In-House SEO or Agency SEO?

Deciding whether it makes sense to hire an agency to handle your website’s SEO or more sense to build a team internally isn’t always easy. It’s also difficult to get unbiased input from others since vendors will want to sell their services and current management may just want to build their empires with additional headcount. I can’t promise that they’re unbiased, but here are my thoughts on the matter. For context, note that I’ve been an in-house SEO as well as having worked at a couple of SEO agencies.

Starting SEO In-House
A situation I’ve been involved with just once is when a company wants help getting their SEO program off the ground, but their longterm intention is to handle the work in-house. Kicking off this effort with a couple of months of consulting can help steer the project in the right direction saving much grief down the road.

Trial Run
I’ve yet to see a website that couldn’t achieve at least a doubling in traffic with search engine optimization. Still, some companies may doubt the value of SEO and so a trial run with an SEO agency would make sense. The cost may be high, but at least the risk of longterm commitments is eliminated.

Highly Competitive Industries
Marketing Sherpa’s 2006 SEM Benchmark Guide reveals that outsourcing results in average 110% lift in overall site traffic vs in-house which gets just 75%. That’s a significant difference that indicates SEO vendors can be worth the premium they often charge. In a similar vein, SEO agencies may be better suited for work in industries with a lot of competition particularly if primary competitors have engaged the sort of outside help that routinely out-performs your typical in-house team.

Small Web Sites
If your website is small and you don’t have enough content to warrant hiring a full-time employee, you might as well outsource your SEO efforts. This is especially true if your business is small and you’ve already outsourced other technical tasks such as web design and web development. Beware of allowing an existing vendor to tack on SEO to their existing contract. I find that design and development companies still don’t do SEO as well as dedicated search engine marketing/optimization companies.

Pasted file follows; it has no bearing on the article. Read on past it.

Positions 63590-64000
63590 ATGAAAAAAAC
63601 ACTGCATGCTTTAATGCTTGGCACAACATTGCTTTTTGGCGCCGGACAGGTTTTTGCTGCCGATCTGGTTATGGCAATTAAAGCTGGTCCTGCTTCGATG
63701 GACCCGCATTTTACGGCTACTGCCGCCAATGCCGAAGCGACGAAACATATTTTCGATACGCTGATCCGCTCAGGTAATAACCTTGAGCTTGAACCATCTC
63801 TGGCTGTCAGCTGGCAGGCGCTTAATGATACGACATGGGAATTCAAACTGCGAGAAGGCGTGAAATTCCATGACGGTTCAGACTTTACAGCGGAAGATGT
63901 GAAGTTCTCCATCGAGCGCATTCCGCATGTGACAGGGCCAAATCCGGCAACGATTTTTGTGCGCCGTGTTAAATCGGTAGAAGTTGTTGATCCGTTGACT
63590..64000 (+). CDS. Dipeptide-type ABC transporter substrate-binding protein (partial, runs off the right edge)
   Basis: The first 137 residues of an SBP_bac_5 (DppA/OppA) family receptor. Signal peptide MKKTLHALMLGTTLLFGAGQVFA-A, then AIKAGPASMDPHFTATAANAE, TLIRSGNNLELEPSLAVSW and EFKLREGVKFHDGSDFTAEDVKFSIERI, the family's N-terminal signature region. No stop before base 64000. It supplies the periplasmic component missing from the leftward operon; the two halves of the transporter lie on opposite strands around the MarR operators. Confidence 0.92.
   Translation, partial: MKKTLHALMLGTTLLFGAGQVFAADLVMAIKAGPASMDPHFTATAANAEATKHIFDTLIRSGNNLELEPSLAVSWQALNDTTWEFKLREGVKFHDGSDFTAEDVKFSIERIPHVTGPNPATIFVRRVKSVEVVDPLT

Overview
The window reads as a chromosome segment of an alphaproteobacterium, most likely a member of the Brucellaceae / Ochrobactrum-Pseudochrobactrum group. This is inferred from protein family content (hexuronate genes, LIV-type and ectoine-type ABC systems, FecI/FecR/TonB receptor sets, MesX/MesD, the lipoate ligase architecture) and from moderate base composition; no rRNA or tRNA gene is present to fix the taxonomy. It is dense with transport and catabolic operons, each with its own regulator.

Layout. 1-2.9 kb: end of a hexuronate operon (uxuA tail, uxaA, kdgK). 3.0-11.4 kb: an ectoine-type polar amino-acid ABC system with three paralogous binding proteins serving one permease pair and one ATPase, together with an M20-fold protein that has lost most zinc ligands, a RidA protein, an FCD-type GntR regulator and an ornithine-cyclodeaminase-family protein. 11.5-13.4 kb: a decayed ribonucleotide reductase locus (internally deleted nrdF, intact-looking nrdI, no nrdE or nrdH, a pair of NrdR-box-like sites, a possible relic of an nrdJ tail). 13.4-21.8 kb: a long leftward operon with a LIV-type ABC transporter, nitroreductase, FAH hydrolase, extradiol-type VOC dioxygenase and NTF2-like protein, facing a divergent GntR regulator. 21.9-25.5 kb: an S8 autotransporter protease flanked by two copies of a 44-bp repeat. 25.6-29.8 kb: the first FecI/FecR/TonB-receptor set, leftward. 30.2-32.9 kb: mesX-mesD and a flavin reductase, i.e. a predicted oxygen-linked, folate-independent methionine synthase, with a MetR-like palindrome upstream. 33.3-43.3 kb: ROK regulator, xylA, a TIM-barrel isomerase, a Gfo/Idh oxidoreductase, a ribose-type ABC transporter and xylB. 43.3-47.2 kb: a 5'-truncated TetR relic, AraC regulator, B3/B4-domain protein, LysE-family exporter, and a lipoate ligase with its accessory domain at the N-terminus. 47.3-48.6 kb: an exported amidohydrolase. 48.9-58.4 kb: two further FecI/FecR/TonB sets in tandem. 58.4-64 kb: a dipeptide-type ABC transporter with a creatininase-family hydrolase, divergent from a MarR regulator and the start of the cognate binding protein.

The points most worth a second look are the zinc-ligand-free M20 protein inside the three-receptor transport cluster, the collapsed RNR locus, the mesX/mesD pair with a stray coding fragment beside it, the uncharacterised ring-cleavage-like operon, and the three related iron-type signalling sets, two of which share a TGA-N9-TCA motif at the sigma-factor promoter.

Mid-Sized Web Sites
One of the trickiest situations is when a site is mid-sized. If your company doesn’t have enough SEO work to keep a full-time employee busy, then outsourcing could be the right answer. I think this for a few reasons:

  1. An idle employee is a waste of money and not good for morale when the rest of the web team is swamped.
  2. A vendor, with multiple people on the account, is likely to provide more creativity than a single employee working in isolation. A single in-house SEO runs the risk of getting wrapped up in a bubble that keeps them from continually pushing the envelop. I’ve been in this situation and didn’t know how much I was holding myself back until I switched employers.
  3. Hiring a lone employee to handle SEO and not providing a path for career-development is a good recipe for making sure that employee is eventually going to look for challenges elsewhere. Again I speak from experience. The company I left validated my decision to leave when they “replaced” me with a director (responsible for SEO and other non-SEO activities), a junior employee to manage SEO efforts, and, the real kicker, an SEO vendor. I let you do the math on those costs!

Large Web Sites
A relatively easy situation is when your business centers around online content in a not-so-competitive market and you’ve got so much going on that you could support multiple full-time SEO employees (see Paul J. Bruemmer’s thoughts on structuring an in-house SEO team). In this case hiring a vendor would be very costly if you expect that vendor to dedicate resources to your project. Full-time employees, if kept busy, can be a better longterm use of budget dollars and with an actual they may be around.

What some companies may not realize is that SEO companies have an internal billing rate for their employees that is used to determine how many hours they are “permitted” to work on a client’s account. If you’re paying $10,000 a month for SEO and the internal billing rate is $100/hr then you’ll get 100 hours of work for the month and NOT the 160+ you’d get from an employee.

So there you have it, a mini-guide to deciding whether to bring SEO in-house or to outsource the work. If you want another SEO’s take on the matter, check out Chris Smith’s post from earlier this year (I believe Chris wrote his article when he was an in-house SEO, but has since gone over to the agency side).

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